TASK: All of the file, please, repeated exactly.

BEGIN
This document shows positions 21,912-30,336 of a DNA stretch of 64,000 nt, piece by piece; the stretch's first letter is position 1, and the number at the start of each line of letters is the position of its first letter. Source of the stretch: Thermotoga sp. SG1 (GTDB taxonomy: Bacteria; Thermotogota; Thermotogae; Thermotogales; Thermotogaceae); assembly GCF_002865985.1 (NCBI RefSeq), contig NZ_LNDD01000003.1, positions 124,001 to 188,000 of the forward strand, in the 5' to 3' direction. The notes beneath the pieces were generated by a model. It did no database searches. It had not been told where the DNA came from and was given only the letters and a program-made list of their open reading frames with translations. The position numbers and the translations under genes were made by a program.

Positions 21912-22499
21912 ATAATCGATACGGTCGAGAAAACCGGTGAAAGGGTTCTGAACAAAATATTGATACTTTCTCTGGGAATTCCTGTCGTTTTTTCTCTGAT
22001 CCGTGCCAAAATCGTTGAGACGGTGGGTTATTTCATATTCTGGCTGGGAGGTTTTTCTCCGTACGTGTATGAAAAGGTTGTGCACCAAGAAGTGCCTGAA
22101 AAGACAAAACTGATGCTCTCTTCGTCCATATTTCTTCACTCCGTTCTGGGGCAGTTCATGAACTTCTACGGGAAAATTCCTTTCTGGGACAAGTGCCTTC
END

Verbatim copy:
This document shows positions 21,912-30,336 of a DNA stretch of 64,000 nt, piece by piece; the stretch's first letter is position 1, and the number at the start of each line of letters is the position of its first letter. Source of the stretch: Thermotoga sp. SG1 (GTDB taxonomy: Bacteria; Thermotogota; Thermotogae; Thermotogales; Thermotogaceae); assembly GCF_002865985.1 (NCBI RefSeq), contig NZ_LNDD01000003.1, positions 124,001 to 188,000 of the forward strand, in the 5' to 3' direction. The notes beneath the pieces were generated by a model. It did no database searches. It had not been told where the DNA came from and was given only the letters and a program-made list of their open reading frames with translations. The position numbers and the translations under genes were made by a program.

Positions 21912-22499
21912 ATAATCGATACGGTCGAGAAAACCGGTGAAAGGGTTCTGAACAAAATATTGATACTTTCTCTGGGAATTCCTGTCGTTTTTTCTCTGAT
22001 CCGTGCCAAAATCGTTGAGACGGTGGGTTATTTCATATTCTGGCTGGGAGGTTTTTCTCCGTACGTGTATGAAAAGGTTGTGCACCAAGAAGTGCCTGAA
22101 AAGACAAAACTGATGCTCTCTTCGTCCATATTTCTTCACTCCGTTCTGGGGCAGTTCATGAACTTCTACGGGAAAATTCCTTTCTGGGACAAGTGCCTTC